“In the absence of due process and an independent judiciary, including functioning democratic institutions such as the Constitutional Court, it will be impossible for YouTube or any social media platform to protect the rights of users in Turkey as they will become the long arm of the Turkish state,” said Yaman Akdeniz, one of the founders of İFÖD, the Turkish Freedom of Expression Association.
ARTICLE 19 and Human Rights Watch have both said that the establishment of local representatives for tech companies in some other countries can help them navigate and better understand the different contexts in which they operate. However, this depends on the existence of a legal environment in which it is possible to challenge unfair removal requests before independent courts.
The fragile rule of law context and hostile environment in Turkey means that YouTube or other companies will find it very difficult if not impossible to resist unfair removal requests or requests for data and that they will be unable to successfully challenge these requests through the courts. Firms that decide to move into hostile environments find that this can seriously backfire and the companies can become implicated in human rights abuses, as has been demonstrated by Facebook and Google’s involvement in Vietnam.
Companies like YouTube have a responsibility to respect human rights and mitigate harm as is set out in the UN Guiding Principles on Business and Human Rights. It is difficult to reconcile YouTube’s decision to establish a local representative with their responsibility under the Guiding Principles.
“The tech companies should not bow to this pressure or enter into behind-closed-doors agreements with the authorities,” said Sarah Clarke, Head of Europe and Central Asia at ARTICLE 19. “As long as the environment for freedom of expression and the rule of law is this hostile in Turkey, other social media platforms should continue not to comply with the amendments to the Internet law.”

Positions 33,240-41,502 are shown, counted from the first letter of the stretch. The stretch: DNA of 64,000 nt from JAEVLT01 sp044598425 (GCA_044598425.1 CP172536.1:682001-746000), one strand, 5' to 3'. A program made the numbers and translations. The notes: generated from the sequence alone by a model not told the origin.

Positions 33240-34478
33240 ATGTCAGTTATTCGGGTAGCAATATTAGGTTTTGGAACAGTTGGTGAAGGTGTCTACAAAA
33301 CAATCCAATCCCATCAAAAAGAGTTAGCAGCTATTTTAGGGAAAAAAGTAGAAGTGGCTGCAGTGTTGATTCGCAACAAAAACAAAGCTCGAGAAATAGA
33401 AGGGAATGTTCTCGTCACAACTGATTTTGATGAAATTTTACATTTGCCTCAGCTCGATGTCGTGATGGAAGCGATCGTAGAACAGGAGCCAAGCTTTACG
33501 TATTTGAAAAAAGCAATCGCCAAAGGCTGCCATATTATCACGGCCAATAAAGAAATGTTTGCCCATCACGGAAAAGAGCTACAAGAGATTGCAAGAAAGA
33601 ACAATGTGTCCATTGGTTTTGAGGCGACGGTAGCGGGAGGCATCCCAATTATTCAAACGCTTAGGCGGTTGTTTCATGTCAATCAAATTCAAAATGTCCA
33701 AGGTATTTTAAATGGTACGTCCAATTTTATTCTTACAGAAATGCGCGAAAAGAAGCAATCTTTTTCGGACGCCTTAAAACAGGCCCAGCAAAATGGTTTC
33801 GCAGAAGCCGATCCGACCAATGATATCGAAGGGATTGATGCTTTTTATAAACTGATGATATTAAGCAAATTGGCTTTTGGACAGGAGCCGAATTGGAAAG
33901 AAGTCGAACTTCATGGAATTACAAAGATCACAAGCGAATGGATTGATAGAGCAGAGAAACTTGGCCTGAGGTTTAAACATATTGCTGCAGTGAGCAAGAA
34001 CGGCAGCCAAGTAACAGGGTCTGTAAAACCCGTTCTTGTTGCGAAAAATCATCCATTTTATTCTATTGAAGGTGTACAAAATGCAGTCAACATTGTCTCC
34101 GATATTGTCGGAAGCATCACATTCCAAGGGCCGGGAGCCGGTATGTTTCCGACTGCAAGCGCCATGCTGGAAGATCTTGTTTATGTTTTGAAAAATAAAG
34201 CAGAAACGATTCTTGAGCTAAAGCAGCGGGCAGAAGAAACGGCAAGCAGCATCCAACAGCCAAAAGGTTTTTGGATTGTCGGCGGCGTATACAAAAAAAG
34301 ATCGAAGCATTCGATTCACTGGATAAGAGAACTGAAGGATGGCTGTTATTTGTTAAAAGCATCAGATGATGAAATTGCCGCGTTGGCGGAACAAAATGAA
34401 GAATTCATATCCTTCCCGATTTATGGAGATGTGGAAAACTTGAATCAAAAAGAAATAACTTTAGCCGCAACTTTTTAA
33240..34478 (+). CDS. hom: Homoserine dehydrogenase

ARTICLE 19, Human Rights Watch, and İFÖD call on YouTube to:
- In consultation with civil society, reconsider its decision to appoint a local representative, given the enormous pressure it is likely to face from the Turkish authorities to remove content;
- Urgently clarify how the company intends to respect the rights to freedom of expression and privacy in Turkey;
- Publish the company’s Human Rights Impact Assessment that led to the decision to appoint a representative office in Turkey which can be served with content take-down notifications.
ARTICLE 19, Human Rights Watch, and İFÖD continue to urge the Turkish government to repeal the new law, which will negatively affect millions of users of social media platforms in Turkey. They urge other tech companies, including Facebook, Twitter, LinkedIn, and TikTok, to continue to hold the line against compliance to protect the freedom of expression of their users in Turkey.
For more information or to request an interview, please contact:
- For Human Rights Watch in Istanbul, Emma Sinclair-Webb (English, Turkish) email@example.com. Follow on Twitter @esinclairwebb
- For Human Rights Watch in New York, Deborah Brown (English) firstname.lastname@example.org. Follow on Twitter @deblebrown
- For ARTICLE 19 in In Dublin, Sarah Clarke (English): email@example.com. Follow on @article19europe
- For İFÖD in Istanbul, Yaman Akdeniz (Turkish, English) firstname.lastname@example.org Follow on @cyberrights